At some point in your career as an HR professional, you may encounter an employee who begins to act out of normal character. You may notice a normally productive employee suddenly start to have trouble at work. Or you might notice an increase in tardiness or absenteeism from an employee who otherwise has had no issues with missing work. More times than not, especially if you are the sole HR person on staff, you will have an employee confide in you that he or she is going through something personal.
When these sorts of episodes happen, there is a right way and a wrong way to handle things from an HR standpoint. It’s perfectly acceptable to question whether or not this employee is experiencing a mental health problem. Then it’s time to take appropriate action so that this doesn’t negatively affect other employees. Here’s how to handle this with respect for all involved.
First, it’s important to recognize that many people experience bouts of mental illness at some point in life. A 2008 survey conducted by the National Institute of Mental Health indicated that as much as 8% of the US adult population has been diagnosed with some form of serious mental illness. This may be situational, such as depression following a loss, or may be a life-long, yet treatable disorder.
Here are some possible warning signs of mental illness:
- Confused thinking or inability to problem solve
- Long-lasting sadness or irritability on the job
- Extreme highs and lows in mood (crying spells, over-excitedness)
- Excessive fear, worry, or anxiety (stress at work too much to handle)
- Social withdrawal (no longer talking with co-workers)
- Dramatic changes in eating or sleeping habits (not taking lunch breaks)
- Strong feelings of anger (getting into arguments with co-workers or clients)
- Delusions or hallucinations (seeing or hearing things that are not really there)
- Increasing inability to cope with daily problems and activities (lack of follow-through with tasks)
- Thoughts of suicide (speaking about death or dying with co-workers)
- Denial of obvious problems (refusal to correct negative work habits or addictions)
- Many unexplained physical problems (excessive absenteeism due to illness, complaining of pains)
- Abuse of drugs and/or alcohol (signs of drug or alcohol use, missing work a lot)
(Adapted from Web MD http://www.webmd.com/depression/mental-health-warning-signs)
Regardless of why there is a possible mental illness in an employee, it’s critical to treat all employees with fairness and compassion. It’s never ok to favor or discriminate against someone who may have a mental illness. However, as the HR person it’s your job to keep an eye out for any job-related behaviors that may be affecting workplace productivity or causing a breakdown of work teams. If you spot these things, take action by speaking directly with the employee’s immediate supervisor to get to the root of the issue before it gets out of hand.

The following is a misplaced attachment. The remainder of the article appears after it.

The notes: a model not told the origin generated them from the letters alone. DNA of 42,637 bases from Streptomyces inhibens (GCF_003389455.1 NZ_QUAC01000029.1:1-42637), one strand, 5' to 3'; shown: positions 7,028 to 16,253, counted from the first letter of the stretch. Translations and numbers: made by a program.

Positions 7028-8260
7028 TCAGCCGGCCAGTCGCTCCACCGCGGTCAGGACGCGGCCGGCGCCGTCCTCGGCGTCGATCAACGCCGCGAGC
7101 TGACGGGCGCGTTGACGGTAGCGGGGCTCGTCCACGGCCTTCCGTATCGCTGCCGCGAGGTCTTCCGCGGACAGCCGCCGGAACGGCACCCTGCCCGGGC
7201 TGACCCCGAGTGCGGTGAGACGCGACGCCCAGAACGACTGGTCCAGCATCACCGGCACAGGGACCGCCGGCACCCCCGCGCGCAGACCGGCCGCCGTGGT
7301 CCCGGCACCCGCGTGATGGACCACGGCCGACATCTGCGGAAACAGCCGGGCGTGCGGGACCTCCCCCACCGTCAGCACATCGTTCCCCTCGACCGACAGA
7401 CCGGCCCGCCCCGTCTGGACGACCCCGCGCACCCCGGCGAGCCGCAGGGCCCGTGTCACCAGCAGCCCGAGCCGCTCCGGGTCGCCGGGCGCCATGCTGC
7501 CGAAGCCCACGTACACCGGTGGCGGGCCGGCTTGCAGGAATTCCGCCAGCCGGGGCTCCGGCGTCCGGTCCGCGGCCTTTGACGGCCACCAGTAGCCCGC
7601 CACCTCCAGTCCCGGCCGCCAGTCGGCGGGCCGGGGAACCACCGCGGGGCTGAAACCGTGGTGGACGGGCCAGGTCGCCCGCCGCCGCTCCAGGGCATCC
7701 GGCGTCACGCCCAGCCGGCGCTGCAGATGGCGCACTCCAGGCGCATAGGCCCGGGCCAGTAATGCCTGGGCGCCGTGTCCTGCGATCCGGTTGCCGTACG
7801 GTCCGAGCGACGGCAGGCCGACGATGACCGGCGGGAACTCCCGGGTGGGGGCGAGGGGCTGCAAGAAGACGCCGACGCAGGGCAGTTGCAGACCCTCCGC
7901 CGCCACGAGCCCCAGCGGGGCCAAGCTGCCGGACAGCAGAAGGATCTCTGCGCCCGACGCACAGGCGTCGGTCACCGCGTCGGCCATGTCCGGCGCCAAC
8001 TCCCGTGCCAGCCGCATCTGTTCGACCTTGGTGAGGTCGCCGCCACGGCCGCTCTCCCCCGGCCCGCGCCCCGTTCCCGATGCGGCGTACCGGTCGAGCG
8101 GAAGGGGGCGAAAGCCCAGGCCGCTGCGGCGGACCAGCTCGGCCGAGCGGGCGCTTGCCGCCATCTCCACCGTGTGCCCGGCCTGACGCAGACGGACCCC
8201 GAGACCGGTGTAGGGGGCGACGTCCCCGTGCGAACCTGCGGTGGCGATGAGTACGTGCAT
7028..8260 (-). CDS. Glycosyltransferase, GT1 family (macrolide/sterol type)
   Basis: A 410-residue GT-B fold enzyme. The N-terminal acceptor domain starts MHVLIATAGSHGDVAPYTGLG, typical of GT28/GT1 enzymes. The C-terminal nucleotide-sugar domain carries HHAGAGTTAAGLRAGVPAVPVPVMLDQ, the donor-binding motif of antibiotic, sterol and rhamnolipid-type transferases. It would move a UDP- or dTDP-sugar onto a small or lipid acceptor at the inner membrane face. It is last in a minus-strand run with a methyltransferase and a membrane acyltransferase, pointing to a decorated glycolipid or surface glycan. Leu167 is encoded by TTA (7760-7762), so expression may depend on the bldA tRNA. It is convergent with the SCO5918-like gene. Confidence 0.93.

Once you have ascertained that an employee may be suffering from a mental illness, have a private meeting with the employee and their supervisor. Ask the employee if he or she is having trouble at work for any reason. Let the employee share what is going on and convey understanding for them. It’s important that the employee does not feel singled out or be made to worry about confidentiality or respect on the job. Give the employee a chance to talk, and then offer positive feedback and suggestions.
Encourage any employee who is having problems at work to take advantage of your company EAP program. This will often alleviate tension at work, and give the employee an opportunity to vent. EAP representatives are trained to recognize signs of possible mental illness and addiction, to offer options for treatment and support. Let the professionals do their job and don’t try to play psychiatrist.
From an employee productivity standpoint, work with supervisors to reduce the stress on the affected employee by offering alternative work duties and team support. Make the employee accountable for meeting certain work standards, but do not add more duties to this employee. Schedule regular meetings with the supervisor on the employee’s status to judge if the employee’s productivity is being met or is improving. Encourage the employee by instituting corporate morale boosting activities and incentives for the entire team.
Most of all, remember that HR professionals must keep an open door to all employees regardless of what they may be experiencing. Be compassionate, understanding, and provide confidential resources for those who may need a little extra help to overcome the symptoms of mental illness. All employees deserve dignity, regardless of their mental status, so put yourself in their shoes.
Worried about an employee who may have a mental illness? Find the support and resources you need at TempStaff today!